After hosting Titus Andronicus and the Black Angels in 2011 and Archers of Loaf and The Drums in 2012, the Voice’s own 4Knots festival returns to the South Street Seaport with–in our unbiased opinion–its best lineup yet. Philly rocker Kurt Vile headlines, but get there early for sets by noise-turned-roots fivesome the Men, fretboard hero Marnie Stern, Canadian punks White Lung, and Brooklyn indie dudes Parquet Courts. Get there even earlier for Fat Tony, Hunters, and The Babies, and then head to the Music Hall of Williamsburg to see Lil B headline the official after-party. — By Nick Murray

‘The Village Voice 4Knots Afterparty’ w/ Lil B
Music Hall of Williamsburg
8pm, $20
One might think of Lil B as an ocean of free-associative emo rap: Andrew W.K.-aspirational, endlessly voluble, characteristically manic. The Berkley MC, performing tonight at the Voice‘s 4Knots afterparty, peels off mixtapes like most heads change underwear–most missives tiny, lapping waves in a veritable sea of them. Tidal swells are besides the point in a cult of personality-based paradigm where positivity trumps technique, and where you fall in the gulf between willful, constant immersion, and “just dipping in an occasional toe” into his no-holds barred id flow may say something about your psychological state. — By Raymond Cummings

Martyrdoom Festival
Public Assembly
7:30pm, $20-$27
As a showcase of some of the beyond-underground extreme-metal bands who have been gestating for years deep in the earth’s crevices, the inaugural Martyrdoom Festival is taking over both stages of Brooklyn’s Public Assembly. The 11 bands range from Lyndhurst, New Jersey’s Evoken, who play a subgenre of doom metal so slow, horrific, and gothic that fans call it “funeral doom”–to as far away as Athens, Greece, in the case of anti-Christian death metallers Dead Congregation, who will go on just around midnight. The fest’s other black-clad proselytizers include a list of names that look like a biblical bar menu: Kommandant, Father Befouled, Grave Miasma, Encoffination, Cruciamentum, Anu, Sanguis Imperem, Prosanctus Inferi, and Perdition Temple — By Kory Grow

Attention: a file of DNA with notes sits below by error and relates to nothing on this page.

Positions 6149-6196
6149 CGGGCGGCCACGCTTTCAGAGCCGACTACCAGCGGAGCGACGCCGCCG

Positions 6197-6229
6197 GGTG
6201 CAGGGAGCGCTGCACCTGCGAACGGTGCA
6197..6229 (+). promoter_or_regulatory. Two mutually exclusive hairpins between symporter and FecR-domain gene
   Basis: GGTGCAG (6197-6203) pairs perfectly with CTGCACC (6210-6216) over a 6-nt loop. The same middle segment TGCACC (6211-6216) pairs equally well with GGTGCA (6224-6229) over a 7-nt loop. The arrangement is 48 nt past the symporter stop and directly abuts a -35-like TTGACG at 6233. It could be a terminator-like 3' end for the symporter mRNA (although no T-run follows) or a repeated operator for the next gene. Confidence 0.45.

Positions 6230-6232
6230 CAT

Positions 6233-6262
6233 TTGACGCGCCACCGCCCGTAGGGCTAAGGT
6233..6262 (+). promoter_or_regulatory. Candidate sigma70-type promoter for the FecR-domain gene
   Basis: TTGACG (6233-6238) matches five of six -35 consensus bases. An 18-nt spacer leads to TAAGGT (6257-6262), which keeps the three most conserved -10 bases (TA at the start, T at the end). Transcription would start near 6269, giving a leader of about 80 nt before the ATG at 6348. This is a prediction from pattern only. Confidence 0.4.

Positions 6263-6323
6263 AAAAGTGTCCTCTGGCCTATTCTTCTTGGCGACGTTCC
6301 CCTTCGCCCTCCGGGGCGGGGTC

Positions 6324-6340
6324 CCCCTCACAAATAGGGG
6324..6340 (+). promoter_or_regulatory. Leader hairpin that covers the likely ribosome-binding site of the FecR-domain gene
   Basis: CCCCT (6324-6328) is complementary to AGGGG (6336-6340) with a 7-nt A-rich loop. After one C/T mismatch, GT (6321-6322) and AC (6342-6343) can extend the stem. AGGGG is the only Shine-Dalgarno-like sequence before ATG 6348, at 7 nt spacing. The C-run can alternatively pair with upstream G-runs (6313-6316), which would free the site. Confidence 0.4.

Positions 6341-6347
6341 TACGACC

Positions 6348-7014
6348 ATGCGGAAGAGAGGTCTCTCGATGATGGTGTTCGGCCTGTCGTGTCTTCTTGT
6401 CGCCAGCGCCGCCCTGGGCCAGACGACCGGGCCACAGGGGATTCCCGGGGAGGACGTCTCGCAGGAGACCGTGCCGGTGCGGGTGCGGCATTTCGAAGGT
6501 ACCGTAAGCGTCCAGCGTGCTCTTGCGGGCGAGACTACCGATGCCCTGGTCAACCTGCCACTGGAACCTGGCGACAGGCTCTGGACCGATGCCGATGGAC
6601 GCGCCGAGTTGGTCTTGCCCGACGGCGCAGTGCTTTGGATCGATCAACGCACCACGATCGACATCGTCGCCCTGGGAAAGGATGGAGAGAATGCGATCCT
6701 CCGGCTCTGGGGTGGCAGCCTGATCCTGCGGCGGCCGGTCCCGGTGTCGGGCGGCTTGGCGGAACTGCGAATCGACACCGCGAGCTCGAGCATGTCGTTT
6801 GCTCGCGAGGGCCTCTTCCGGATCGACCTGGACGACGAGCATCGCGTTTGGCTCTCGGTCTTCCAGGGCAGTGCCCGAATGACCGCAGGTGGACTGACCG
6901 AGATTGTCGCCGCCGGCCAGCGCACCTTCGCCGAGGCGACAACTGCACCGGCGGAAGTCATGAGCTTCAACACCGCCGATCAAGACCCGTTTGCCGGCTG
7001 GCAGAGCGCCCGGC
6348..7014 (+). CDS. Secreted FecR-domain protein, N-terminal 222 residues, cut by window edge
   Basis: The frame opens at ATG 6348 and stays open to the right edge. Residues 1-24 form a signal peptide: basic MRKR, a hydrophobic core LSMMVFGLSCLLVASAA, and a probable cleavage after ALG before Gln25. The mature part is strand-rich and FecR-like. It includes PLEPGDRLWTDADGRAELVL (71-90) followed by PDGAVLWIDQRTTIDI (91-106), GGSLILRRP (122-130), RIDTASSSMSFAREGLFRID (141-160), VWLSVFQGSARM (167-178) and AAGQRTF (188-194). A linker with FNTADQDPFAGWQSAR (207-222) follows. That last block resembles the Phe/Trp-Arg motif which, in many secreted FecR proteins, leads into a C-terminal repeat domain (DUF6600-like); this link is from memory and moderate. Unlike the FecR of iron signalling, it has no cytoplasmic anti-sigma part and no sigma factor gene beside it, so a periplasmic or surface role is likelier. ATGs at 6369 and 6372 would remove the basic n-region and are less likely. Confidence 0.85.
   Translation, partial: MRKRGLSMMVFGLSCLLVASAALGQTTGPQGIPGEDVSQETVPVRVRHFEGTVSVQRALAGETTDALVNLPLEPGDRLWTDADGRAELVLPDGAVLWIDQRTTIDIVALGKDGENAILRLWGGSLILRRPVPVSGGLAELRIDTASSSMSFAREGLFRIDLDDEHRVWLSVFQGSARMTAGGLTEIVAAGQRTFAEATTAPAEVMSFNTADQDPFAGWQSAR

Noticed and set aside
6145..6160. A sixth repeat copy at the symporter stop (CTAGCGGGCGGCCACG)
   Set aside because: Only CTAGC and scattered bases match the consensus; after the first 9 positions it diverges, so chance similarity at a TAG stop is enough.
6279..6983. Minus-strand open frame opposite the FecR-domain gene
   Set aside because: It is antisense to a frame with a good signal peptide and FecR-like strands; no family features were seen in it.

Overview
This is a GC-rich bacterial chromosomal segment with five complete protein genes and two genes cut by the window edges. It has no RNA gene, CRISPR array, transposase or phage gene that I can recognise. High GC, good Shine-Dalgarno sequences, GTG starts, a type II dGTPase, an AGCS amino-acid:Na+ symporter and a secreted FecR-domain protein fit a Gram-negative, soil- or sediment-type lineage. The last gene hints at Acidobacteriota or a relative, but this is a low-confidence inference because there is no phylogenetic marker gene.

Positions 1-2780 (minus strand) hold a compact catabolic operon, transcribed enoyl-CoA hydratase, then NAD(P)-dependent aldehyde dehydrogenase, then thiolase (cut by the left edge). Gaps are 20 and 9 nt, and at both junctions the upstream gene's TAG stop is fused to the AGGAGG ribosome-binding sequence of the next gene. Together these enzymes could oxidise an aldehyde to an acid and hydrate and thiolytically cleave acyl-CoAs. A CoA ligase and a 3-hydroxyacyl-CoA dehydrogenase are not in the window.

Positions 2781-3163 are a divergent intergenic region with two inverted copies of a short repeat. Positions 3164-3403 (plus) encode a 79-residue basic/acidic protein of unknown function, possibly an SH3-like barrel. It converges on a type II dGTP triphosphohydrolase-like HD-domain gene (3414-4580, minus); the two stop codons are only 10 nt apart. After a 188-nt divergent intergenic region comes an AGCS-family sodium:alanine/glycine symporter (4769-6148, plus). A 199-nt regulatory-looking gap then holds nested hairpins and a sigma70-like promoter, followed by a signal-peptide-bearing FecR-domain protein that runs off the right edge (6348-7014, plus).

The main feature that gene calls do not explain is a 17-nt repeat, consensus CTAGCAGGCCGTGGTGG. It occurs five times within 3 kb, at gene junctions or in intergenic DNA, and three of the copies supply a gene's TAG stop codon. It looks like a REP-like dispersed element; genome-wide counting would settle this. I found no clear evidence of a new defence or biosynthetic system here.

Cold Cave
285 Kent Ave
8pm, $15
As Cold Cave, Wesley Eisold has had to evade the weight of his own musical references while emulating codified genres such as ’80’s new wave, post-industrial, and morose synth-pop. On the strength of debut LP Love Comes Close, Eisold managed to get signed to Matador, subsequently dropped, and has since released a series of compelling EPs that further established him as a bombastic and self-aware new wave acolyte. Ignore the sweltering weather and wear black leather when he plays 285 Kent Avenue, with support from Boyd Rice and NON. — By Aaron Gonsher

Sunday, 6/30:

Sharon Van Etten + Kurt Vile + Richard Lloyd + Marshall Crenshaw + Pete Yorn + Mike Mills
Central Park, Rumsey Playfield
7pm, free
Recorded in 1974 but not released until ’78, Big Star’s Third (also released as Sister Lovers) is The Velvet Underground & Nico of indie rock: Not many people heard it, but the ones who did all decided it would be a good idea to record guitar songs of their own. Tonight at Central Park, a group of artists who were proven right–a cast including Sharon Van Etten, Kurt Vile, Television’s Richard Lloyd, Marshall Crenshaw, Pete Yorn, and R.E.M.’s Mike Mills–assemble to pay tribute to the beloved record. If nothing else, it’s a chance to prepare for the upcoming Big Star documentary, Nothing Can Hurt Me, which opens at IFC on July 3. — By Nick Murray